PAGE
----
From the time I looked at my watch
I knew I wasn’t going to make it,
Driving past rows of palm trees in the taxi
Mourning the heat from 400 feet up in the Miami summer
While you’d dehydrated on the trip down
From the 24th floor of Co-op City in the Bronx
And died before I could touch your hand.
Not exactly the kind of vacation you had planned.
After the funeral someone had squished
a grapefruit across the table from me.
Daddy had died a year before
In another hospital where the ceiling flaked.
You couldn’t admit he was on his way out,
Made your daughters swear we would zip up our mouths.
When I was younger, I wanted to scream
Until my throat collapsed for your not allowing me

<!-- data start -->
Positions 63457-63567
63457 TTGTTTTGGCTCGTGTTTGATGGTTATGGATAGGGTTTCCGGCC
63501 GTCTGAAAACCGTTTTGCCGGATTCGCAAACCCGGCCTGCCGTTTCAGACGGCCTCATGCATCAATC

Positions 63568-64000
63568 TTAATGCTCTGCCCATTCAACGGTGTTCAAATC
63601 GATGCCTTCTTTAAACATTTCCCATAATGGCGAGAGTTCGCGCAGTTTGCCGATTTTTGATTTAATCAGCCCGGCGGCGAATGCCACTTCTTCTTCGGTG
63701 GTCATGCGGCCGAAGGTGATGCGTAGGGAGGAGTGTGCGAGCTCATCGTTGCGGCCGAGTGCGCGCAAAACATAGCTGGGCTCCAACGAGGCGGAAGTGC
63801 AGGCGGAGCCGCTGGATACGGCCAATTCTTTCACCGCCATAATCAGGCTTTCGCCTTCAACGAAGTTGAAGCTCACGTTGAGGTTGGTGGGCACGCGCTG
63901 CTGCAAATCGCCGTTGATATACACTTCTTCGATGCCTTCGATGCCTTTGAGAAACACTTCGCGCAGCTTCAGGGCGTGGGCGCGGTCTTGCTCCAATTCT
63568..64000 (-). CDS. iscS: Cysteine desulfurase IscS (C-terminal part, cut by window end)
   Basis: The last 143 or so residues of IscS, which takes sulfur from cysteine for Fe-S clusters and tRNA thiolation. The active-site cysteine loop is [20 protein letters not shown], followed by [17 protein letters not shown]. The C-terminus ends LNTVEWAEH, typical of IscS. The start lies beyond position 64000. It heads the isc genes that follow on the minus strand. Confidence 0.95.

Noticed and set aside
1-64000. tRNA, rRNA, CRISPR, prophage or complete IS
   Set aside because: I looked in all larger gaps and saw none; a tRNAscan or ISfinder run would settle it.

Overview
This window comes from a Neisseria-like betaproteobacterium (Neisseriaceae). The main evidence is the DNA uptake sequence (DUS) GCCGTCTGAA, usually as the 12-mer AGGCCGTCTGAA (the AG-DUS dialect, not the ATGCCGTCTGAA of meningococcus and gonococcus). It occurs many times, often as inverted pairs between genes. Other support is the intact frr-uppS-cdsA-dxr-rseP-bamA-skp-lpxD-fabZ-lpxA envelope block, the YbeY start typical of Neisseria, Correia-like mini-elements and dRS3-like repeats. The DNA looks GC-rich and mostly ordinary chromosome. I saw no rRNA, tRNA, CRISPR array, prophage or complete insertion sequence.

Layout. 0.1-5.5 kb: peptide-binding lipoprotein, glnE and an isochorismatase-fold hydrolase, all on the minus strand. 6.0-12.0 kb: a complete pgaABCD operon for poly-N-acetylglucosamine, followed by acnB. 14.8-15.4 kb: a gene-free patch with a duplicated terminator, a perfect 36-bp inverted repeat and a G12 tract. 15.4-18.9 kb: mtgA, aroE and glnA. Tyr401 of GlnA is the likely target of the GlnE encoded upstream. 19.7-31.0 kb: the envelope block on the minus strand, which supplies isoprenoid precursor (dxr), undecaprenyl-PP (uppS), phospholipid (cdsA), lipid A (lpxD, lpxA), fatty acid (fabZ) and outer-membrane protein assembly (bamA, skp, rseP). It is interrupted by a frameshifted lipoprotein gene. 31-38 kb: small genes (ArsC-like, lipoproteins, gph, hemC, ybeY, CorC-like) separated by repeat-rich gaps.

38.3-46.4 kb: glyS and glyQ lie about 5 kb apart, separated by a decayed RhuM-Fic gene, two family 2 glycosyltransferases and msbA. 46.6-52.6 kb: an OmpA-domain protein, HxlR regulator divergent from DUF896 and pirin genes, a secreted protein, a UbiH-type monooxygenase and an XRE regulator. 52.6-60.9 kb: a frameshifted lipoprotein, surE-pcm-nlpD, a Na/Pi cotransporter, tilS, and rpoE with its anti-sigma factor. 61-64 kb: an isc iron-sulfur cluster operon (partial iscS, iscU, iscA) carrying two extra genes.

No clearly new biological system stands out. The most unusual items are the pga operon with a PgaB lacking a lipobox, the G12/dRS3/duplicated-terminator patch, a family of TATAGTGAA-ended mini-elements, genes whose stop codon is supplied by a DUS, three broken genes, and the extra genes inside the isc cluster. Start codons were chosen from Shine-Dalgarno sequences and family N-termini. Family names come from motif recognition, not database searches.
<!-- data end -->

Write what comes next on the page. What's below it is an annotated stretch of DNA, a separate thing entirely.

To tell my father good-bye and how much I loved him.
Maybe I should've blamed myself for listening to you,
which I didn’t always do.
Anyhow, that’s a bed-time story for sleepwalkers,
Almost 40 years after your last dream
Of diving from a rockweed-covered pier,
Sea bladders filled with air pops
That you sucked for the first three miles
Until you exhausted yourself
And were pulled down into the Witch’s lair.
You were the first one who taught me how to swim
At Orchard Beach placing your hands
Beneath my stomach and told me to kick,
Not to be afraid, you would hold me.
But I always knew when you’d let go.
You would catch me then, beneath my belly,
A guppy that you brought home
From Woolworth’s one afternoon in a plastic bag
Filled with water, you joked my sisters
Had been rescued from a garbage can, strong stock
From the beer halls of Budapest to places
Where violets grew like gourds
Whose purple I've never seen.
Be there, and I would try to find you on the street,
In the high Magyar cheekbones of a woman
Waiting to order her half a pound of rye sliced without seeds,
I would attack any stranger with my hands and hug her knees.